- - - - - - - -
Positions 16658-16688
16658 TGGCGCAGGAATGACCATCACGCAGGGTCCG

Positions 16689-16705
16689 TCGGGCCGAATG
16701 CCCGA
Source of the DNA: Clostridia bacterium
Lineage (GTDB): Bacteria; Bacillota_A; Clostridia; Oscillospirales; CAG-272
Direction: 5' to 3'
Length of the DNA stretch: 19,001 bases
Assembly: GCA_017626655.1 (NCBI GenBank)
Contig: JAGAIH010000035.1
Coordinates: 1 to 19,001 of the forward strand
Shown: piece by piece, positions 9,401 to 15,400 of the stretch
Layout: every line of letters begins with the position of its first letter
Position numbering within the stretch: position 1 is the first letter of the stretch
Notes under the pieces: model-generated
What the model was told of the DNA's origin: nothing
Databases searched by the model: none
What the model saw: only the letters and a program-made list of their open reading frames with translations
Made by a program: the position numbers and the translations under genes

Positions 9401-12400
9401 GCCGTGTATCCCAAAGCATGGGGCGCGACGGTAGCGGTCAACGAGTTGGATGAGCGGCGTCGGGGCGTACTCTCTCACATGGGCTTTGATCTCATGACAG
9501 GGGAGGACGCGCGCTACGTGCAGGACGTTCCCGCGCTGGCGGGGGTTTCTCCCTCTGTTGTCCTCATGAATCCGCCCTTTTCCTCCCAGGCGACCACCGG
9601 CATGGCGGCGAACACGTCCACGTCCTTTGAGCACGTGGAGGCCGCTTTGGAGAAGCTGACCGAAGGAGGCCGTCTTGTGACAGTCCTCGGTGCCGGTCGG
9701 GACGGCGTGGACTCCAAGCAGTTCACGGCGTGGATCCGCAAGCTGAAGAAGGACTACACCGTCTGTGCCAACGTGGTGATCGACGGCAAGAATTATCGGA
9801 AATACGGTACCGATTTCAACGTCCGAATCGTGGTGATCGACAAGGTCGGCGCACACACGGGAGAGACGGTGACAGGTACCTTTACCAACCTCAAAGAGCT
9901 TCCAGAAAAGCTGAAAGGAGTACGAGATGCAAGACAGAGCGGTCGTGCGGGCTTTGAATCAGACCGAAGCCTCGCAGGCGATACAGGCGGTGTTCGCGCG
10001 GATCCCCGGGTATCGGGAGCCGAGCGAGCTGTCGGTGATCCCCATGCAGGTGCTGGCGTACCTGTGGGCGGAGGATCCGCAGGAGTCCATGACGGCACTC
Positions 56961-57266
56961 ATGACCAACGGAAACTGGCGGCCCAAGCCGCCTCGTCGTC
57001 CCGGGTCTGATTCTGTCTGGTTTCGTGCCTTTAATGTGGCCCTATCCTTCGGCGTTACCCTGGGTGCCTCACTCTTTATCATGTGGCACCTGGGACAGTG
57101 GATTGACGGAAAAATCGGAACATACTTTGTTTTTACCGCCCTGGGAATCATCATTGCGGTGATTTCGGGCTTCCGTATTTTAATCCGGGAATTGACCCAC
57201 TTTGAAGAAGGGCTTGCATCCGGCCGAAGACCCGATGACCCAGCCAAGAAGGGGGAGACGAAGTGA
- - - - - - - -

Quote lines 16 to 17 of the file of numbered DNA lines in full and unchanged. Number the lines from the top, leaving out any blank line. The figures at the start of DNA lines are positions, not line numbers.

Notes under the pieces: model-generated
What the model was told of the DNA's origin: nothing